The COVID-19 pandemic has tightened its grip on the Nation! Yesterday afternoon, Confederated Tribes of Warm Springs Tribal Council, authorized Chairman Raymond Tsumpti Sr., to issue a letter that encourages residents to stay home and minimize travel to help slow the spread of COVID-19. This was sent out after Oregon Governor Kate Brown had issued her Stay Home order to Oregon residents. There were 30 new cases of COVID-19, bringing the state total to 191 as of 8am yesterday. The new cases were reported in Clackamas, Hood River, Linn, Marion, Multnomah, Polk and Washington Counties. Confederated Tribes of Warm Springs Natural Resources has posted closure signs at Indian Park and Dry Creek campground. Additional signage will make clear that parks, rivers and lakes are closed to all but local traffic, to eliminate additional people in the vicinity during the COVID-19 pandemic. If you need to leave your home for food, medical and essential job services, the Tribal Council encourages you to maintain a social distance of at least six feet from any person not a member of your immediate household. Currently there have been no confirmed cases in Jefferson, Wasco or Crook Counties. The Oregon Health Authority wants to help get the message out to all Oregonians to #StayHomeSaveLives They have social media cards that can be downloaded from Their website. Some of the Do’s are: Have video and phone chats, drop food off to neighbors who can’t go out. The Don’ts: Don’t gather in groups, don’t get together with friends, don’t have play dates for kids and Don’t make unnecessary trips.
The coronavirus outbreak has thrust parents everywhere into the role of their children’s primary educators. They’ve been left scrambling to sift through educational resources and juggle lesson plans with jobs and other responsibilities. Across the United States, more than 118,000 public and private schools in 45 states have closed, affecting 53 million students, according to a tally kept by Education Week. California Gov. Gavin Newsom has urged the state’s more than 6 million schoolchildren and their families to make long-term plans, telling them few, if any, schools would reopen before the summer break. Dr. Shilo Tippet gives some advice on how you can talk to your children about COVID-19. “It’s important to talk to kids at the age appropriate level. So young kids don’t need to hear a lot of details, they just need general layperson terms of what’s going on. Older kids tend to be more interested in science and data. I really, highly recommend that you only get your information as far as parents, from reliable sources and I would pick one or two. You could check it daily like the CDC Website or the World Health Organization, but that’s the only place you get your news from, so that you know the information is accurate. That’s where you get the information that you share with your family.” The 509-J school district has announced their new meal times and locations for children. The service will begin on Monday March 30th and is available to children 18 years and younger. You can find the complete list of locations and times on KWSO’s website under the COVID-19 update or also on today’s KWSO News at KWSO.org.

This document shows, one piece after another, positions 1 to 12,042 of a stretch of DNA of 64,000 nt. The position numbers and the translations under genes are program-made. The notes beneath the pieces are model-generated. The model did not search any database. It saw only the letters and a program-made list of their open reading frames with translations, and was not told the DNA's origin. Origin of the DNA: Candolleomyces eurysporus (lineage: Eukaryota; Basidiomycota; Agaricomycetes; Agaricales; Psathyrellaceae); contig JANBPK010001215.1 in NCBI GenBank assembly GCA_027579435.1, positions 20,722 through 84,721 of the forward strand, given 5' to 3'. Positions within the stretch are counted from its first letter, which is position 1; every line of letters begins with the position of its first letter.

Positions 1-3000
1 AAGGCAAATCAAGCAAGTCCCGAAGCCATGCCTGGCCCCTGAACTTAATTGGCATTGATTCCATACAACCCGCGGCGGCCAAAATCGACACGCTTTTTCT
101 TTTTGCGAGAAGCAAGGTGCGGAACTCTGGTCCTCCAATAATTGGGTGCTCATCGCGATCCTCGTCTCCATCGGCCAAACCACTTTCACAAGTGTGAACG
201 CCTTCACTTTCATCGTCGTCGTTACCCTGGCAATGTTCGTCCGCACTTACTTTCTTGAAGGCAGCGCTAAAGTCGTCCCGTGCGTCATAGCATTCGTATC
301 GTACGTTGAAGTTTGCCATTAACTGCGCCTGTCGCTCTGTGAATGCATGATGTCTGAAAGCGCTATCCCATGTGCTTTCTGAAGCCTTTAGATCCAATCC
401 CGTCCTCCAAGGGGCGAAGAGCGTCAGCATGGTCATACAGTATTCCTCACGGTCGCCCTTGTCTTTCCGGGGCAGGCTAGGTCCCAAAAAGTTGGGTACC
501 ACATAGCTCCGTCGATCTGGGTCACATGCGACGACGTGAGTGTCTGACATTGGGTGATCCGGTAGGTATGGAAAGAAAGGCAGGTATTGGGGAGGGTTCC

The Warm Springs Department of Human Services Self-Sufficiency Office which was located in the Family Resource Center, has shifted to the old Elementary School until Friday. They will relocate again next Monday (3/30/20) to the Madras Self-Sufficiency Branch office on 189 NE Cypress Street until further notice. At this time Self-Sufficiency is encouraging phone appointments and online applications to reduce potential exposure of the COVID-19 to staff and participants. If you have any questions regarding your benefits, please call (541) 213-1019 or (541) 475-6131. All Warm Springs Residents interested in applying for program benefits are encouraged to apply online. There will be a link in today’s news posted online at KWSO.org
A recent stand against drug abuse initiated by Spokane Tribal Member Steven Ford Jr., led to a coordinated walk on several reservations. The Warm Springs Behavioral Health program coordinated a Walk on the campus area on March 13th, which was led by an Opening Prayer by Larry McKinney and Aldo Garcia led the Wellbriety WAR Group singing prayer songs. There was a testimony and apology to the community from Brian Renfro and Colleta Macy, while Caroline Cruz shared encouraging words. A song made by Tribal Inmates (30 Block Boys) was shared. Most of the 50+ Walk participants are in active recovery from alcohol and/or drugs, which made the walk powerful.
A leader of one of Oregon’s nine federally-recognized tribes says she’s frustrated at the lack of immediate funding for coronavirus measures. Cheryle Kennedy is Chairwoman for the Confederated Tribes of the Grand Ronde. She says while she appreciates a recent allocation of 36-thousand dollars from the state to monitor, screen, and control potential cases, more is needed. “I have participated on calls to the White House. They are our trustee. There have been appropriations identified for tribes, yet we have not received a dollar yet. And I’m not saying that we won’t. Every tribe has a federal ID number. There’s the mechanism. Cut the red tape, get the funds out now.” A tribal spokesperson says there have been COVID-19 cases in counties adjacent to the Grand Ronde native community, but there’s no reason to believe any were associated or had contact with the tribe.
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